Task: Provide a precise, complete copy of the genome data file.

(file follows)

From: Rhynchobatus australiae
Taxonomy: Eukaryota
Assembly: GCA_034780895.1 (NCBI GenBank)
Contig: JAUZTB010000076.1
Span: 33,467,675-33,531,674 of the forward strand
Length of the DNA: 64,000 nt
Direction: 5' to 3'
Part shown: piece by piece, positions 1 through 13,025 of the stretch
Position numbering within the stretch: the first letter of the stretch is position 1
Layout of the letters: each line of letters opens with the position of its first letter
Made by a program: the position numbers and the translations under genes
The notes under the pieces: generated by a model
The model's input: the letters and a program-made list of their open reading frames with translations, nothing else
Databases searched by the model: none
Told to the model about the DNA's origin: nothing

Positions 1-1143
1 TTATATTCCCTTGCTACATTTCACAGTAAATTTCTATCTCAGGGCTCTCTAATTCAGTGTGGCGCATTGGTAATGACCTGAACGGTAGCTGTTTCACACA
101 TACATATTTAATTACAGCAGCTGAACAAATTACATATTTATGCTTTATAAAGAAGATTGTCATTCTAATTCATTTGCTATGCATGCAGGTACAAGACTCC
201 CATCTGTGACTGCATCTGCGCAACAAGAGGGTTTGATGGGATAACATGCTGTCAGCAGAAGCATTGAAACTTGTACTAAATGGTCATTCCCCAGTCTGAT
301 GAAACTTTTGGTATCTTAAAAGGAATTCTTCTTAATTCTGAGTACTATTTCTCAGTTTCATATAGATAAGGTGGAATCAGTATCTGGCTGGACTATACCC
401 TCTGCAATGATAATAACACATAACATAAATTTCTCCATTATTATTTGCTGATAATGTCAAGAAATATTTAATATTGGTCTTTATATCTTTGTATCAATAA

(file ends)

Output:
From: Rhynchobatus australiae
Taxonomy: Eukaryota
Assembly: GCA_034780895.1 (NCBI GenBank)
Contig: JAUZTB010000076.1
Span: 33,467,675-33,531,674 of the forward strand
Length of the DNA: 64,000 nt
Direction: 5' to 3'
Part shown: piece by piece, positions 1 through 13,025 of the stretch
Position numbering within the stretch: the first letter of the stretch is position 1
Layout of the letters: each line of letters opens with the position of its first letter
Made by a program: the position numbers and the translations under genes
The notes under the pieces: generated by a model
The model's input: the letters and a program-made list of their open reading frames with translations, nothing else
Databases searched by the model: none
Told to the model about the DNA's origin: nothing

Positions 1-1143
1 TTATATTCCCTTGCTACATTTCACAGTAAATTTCTATCTCAGGGCTCTCTAATTCAGTGTGGCGCATTGGTAATGACCTGAACGGTAGCTGTTTCACACA
101 TACATATTTAATTACAGCAGCTGAACAAATTACATATTTATGCTTTATAAAGAAGATTGTCATTCTAATTCATTTGCTATGCATGCAGGTACAAGACTCC
201 CATCTGTGACTGCATCTGCGCAACAAGAGGGTTTGATGGGATAACATGCTGTCAGCAGAAGCATTGAAACTTGTACTAAATGGTCATTCCCCAGTCTGAT
301 GAAACTTTTGGTATCTTAAAAGGAATTCTTCTTAATTCTGAGTACTATTTCTCAGTTTCATATAGATAAGGTGGAATCAGTATCTGGCTGGACTATACCC
401 TCTGCAATGATAATAACACATAACATAAATTTCTCCATTATTATTTGCTGATAATGTCAAGAAATATTTAATATTGGTCTTTATATCTTTGTATCAATAA